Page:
Extreme heat is a problem we can’t tackle alone. Google.org is supporting nonprofit projects that identify which communities are most affected by extreme heat and where there are opportunities to help.
Last year, we announced a $30 million Google.org Impact Challenge — an open call for nonprofits to submit big ideas for climate action. Today, we’re announcing the first recipient: World Resources Institute (WRI). WRI will receive $5 million to support its project which will use sensors, satellite imagery and AI to close data gaps, model air temperature, humidity, surface reflectivity, tree cover and heat vulnerability. Alongside Google’s efforts, WRI’s project will help decision-makers understand where to implement cool surface infrastructure — such as trees and reflective surfaces — to reduce the impact of extreme heat.
To support work happening at the local level, Google.org is funding work from the national organization, American Forests, to expand its suite of free urban forestry tools for cities to use to help address disparities in tree coverage. Similarly, we’re funding work from Resilient Cities Catalyst through the ICLEI USA Action Fund to create an AI-driven heat-energy vulnerability index that will help cities — starting with Pittsburgh, PA — make equitable decisions about green infrastructure investments. Both organizations will use Google’s Tree Canopy tool for their work.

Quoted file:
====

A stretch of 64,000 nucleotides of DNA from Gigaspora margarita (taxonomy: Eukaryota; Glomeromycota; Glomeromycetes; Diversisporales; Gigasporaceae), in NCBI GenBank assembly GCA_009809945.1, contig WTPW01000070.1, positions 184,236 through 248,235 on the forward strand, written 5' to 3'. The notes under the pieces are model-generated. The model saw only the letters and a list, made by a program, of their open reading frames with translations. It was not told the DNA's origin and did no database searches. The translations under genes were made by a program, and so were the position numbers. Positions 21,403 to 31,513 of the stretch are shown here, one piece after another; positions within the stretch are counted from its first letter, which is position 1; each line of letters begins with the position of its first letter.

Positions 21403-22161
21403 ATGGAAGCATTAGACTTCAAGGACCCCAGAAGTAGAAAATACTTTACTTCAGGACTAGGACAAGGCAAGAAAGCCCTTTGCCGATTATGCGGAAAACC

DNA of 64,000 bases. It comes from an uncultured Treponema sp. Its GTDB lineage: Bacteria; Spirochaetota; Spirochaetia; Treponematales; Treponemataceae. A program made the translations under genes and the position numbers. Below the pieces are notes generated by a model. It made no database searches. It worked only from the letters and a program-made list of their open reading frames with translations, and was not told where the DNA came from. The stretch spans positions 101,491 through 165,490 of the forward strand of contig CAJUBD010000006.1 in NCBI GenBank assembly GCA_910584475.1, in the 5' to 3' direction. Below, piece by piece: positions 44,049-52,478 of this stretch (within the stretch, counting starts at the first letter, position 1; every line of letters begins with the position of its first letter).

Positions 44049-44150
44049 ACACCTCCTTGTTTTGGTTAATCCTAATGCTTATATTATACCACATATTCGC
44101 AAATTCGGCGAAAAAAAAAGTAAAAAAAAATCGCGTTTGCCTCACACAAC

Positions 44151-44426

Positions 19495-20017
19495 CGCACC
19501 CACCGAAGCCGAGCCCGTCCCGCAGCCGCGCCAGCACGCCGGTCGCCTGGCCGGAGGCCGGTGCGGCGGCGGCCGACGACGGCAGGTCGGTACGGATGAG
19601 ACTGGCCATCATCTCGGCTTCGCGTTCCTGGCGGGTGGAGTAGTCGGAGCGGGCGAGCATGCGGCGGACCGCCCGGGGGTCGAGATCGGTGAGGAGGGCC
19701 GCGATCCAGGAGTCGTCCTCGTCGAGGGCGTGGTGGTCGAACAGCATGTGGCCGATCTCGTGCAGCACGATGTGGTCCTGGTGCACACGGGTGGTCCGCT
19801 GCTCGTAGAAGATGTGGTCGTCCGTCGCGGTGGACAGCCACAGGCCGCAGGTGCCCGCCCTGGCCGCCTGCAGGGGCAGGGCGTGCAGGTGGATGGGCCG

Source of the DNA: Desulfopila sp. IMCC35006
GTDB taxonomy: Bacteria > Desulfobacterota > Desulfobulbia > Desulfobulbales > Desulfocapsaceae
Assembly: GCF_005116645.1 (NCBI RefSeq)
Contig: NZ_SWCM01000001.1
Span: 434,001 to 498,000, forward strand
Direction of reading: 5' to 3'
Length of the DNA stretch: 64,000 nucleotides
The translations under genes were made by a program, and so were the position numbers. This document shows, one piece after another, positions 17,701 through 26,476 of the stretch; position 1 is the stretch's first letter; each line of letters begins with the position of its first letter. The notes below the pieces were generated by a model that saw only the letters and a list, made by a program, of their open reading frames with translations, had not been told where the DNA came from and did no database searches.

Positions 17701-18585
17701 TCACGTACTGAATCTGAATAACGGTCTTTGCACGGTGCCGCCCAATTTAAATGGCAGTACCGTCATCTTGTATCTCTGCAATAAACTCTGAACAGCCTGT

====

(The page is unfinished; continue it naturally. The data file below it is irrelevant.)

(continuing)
Together, these efforts will help people and communities around the world adapt to rising temperatures. We’ll continue to find new ways our technology and tools can bring relevant and timely information about extreme weather to billions of people, and can help cities and organizations build infrastructure that mitigates the effects of a changing climate for everyone.